“The term technocracy implies use of an ideology of technological progress as a source of political power. It thus expresses not only the technological but also the hierarchical, bureaucratic and autocratic dimensions of this culturally dominant reality model—dimensions that are immediately visible in many realms of post-industrial American life.”
Davis-Floyd goes on to state:
Through reading the book, I've also come to have a greater understanding of why women are so steeped in our culture and why non-technocratic birth is unlikely (as 98% of women in the US give birth to babies in the hospital, and only 1% birth at home). Indeed, when as I became a mother, I too felt the obligation to follow the dominant culture. If only I had know the historical underpinnings of hospital birth and read this book, I may have been able to be convinced that birthing in a hospital was not the way I wanted to welcome my child into my arms.
“According to the technocratic model of birth, the human body is a machine. The medical system [which is inculcated by the technocratic culture] has done a thorough job of convincing women of their defectiveness and dangers in their specifically female functions”—pregnancy and childbirth foremost.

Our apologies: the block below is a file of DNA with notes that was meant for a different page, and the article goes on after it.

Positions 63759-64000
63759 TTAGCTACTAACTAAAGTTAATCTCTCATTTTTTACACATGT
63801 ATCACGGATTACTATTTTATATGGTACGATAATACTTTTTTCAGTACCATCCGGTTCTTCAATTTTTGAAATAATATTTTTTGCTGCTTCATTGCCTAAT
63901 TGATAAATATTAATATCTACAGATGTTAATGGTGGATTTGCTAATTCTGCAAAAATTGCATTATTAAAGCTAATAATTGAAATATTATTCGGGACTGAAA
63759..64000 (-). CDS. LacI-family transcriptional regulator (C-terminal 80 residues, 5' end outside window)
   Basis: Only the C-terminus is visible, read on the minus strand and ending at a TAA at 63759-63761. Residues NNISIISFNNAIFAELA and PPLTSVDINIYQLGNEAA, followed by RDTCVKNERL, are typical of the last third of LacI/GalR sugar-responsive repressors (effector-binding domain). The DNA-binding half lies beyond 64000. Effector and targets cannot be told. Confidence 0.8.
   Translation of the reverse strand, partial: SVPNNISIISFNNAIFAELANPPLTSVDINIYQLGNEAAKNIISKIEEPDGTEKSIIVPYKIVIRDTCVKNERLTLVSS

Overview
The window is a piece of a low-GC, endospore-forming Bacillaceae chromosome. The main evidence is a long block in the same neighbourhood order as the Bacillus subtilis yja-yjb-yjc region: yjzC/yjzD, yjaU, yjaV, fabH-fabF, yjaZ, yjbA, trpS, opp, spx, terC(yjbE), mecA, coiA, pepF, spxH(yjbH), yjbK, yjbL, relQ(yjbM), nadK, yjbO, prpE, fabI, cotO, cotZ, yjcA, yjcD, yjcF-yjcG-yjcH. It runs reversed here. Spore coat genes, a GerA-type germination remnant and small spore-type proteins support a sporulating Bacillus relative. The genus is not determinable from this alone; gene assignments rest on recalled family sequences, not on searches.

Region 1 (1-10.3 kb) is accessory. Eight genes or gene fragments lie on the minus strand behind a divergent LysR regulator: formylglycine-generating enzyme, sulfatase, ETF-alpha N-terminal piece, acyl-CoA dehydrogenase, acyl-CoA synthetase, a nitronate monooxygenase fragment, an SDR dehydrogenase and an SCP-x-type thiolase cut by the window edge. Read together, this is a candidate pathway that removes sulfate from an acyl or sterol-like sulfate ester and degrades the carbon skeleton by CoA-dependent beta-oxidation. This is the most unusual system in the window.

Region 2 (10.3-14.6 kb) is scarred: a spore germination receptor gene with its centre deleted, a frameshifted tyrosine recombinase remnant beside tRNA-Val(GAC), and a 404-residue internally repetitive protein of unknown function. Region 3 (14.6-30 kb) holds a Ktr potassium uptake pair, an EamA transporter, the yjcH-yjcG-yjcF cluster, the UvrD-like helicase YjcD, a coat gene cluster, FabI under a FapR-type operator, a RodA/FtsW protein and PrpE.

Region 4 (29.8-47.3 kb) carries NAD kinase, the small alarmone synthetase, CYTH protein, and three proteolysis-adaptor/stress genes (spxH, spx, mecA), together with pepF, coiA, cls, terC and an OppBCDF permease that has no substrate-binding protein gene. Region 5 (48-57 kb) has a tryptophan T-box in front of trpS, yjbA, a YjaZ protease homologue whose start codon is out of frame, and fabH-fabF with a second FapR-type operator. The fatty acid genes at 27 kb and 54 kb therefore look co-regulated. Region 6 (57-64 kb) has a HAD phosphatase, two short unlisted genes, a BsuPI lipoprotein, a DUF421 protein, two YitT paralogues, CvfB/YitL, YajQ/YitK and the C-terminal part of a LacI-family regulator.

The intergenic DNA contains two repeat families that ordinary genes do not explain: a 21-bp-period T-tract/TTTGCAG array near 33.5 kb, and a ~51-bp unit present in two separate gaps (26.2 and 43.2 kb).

I was pleased to read that Davis-Floyd recognized and named trauma as a result of birth experiences; however, the symptoms of post-traumatic stress disorder were misidentified as mild postpartum depression. In my research on PTSD resulting from childbirth, the earliest citations I have found declaring the diagnosis of PTSD were from 1995--before the first edition of the book was published. However, I am disappointed that in the revising for the second edition, the author did not update sections on trauma to reflect the new diagnosis.
Also I felt a category of women's experiences was missing. Davis-Floyd stated that of the 100 women she interviewed for the book that women either fully accepted and embraced the technocratic model of childbirth, they rejected it entirely or they were somewhere in between. To give the benefit of the doubt, there is a chance that the reason why my missing category was not included was because none of the women in her sample would have matched it. The in-between categories included:
- Women who maintained conceptual distance from the technocratic model by achieving "natural" childbirth in the hospital (15%)
- Women who maintained conceptual distance from the technocratic model by placing technology at the service of the individual (10%)
- Women who found conceptual fusion with the technocratic model with cognitive ease (42%)
- Women who found conceptual fusion with the technocratic model during birth by experiencing cognitive distress, e.g. trauma (9%)
Her baby constitutes for her a powerful symbol of her motherhood, her individuality, her new family, the beauty and wonder of nature, and the perfection of her own body and her procreative powers.